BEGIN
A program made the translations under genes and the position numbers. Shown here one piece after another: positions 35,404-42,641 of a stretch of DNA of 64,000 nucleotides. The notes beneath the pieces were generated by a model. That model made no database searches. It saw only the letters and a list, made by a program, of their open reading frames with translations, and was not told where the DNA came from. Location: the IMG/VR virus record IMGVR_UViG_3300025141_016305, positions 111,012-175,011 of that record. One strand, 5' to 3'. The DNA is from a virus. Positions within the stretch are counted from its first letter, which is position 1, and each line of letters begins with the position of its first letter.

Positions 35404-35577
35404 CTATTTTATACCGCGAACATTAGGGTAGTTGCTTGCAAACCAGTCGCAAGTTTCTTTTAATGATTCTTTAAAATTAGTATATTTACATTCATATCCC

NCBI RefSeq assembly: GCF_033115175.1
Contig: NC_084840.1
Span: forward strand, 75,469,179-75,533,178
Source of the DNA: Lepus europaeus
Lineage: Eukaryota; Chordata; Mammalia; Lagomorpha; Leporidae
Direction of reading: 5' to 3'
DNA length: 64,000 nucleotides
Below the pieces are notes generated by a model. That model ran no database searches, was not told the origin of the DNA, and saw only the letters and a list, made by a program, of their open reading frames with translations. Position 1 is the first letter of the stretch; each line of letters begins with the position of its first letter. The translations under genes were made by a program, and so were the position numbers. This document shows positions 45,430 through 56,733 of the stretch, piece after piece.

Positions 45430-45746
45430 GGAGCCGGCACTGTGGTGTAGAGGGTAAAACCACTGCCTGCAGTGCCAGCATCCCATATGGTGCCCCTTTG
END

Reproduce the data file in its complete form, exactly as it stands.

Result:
A program made the translations under genes and the position numbers. Shown here one piece after another: positions 35,404-42,641 of a stretch of DNA of 64,000 nucleotides. The notes beneath the pieces were generated by a model. That model made no database searches. It saw only the letters and a list, made by a program, of their open reading frames with translations, and was not told where the DNA came from. Location: the IMG/VR virus record IMGVR_UViG_3300025141_016305, positions 111,012-175,011 of that record. One strand, 5' to 3'. The DNA is from a virus. Positions within the stretch are counted from its first letter, which is position 1, and each line of letters begins with the position of its first letter.

Positions 35404-35577
35404 CTATTTTATACCGCGAACATTAGGGTAGTTGCTTGCAAACCAGTCGCAAGTTTCTTTTAATGATTCTTTAAAATTAGTATATTTACATTCATATCCC

NCBI RefSeq assembly: GCF_033115175.1
Contig: NC_084840.1
Span: forward strand, 75,469,179-75,533,178
Source of the DNA: Lepus europaeus
Lineage: Eukaryota; Chordata; Mammalia; Lagomorpha; Leporidae
Direction of reading: 5' to 3'
DNA length: 64,000 nucleotides
Below the pieces are notes generated by a model. That model ran no database searches, was not told the origin of the DNA, and saw only the letters and a list, made by a program, of their open reading frames with translations. Position 1 is the first letter of the stretch; each line of letters begins with the position of its first letter. The translations under genes were made by a program, and so were the position numbers. This document shows positions 45,430 through 56,733 of the stretch, piece after piece.

Positions 45430-45746
45430 GGAGCCGGCACTGTGGTGTAGAGGGTAAAACCACTGCCTGCAGTGCCAGCATCCCATATGGTGCCCCTTTG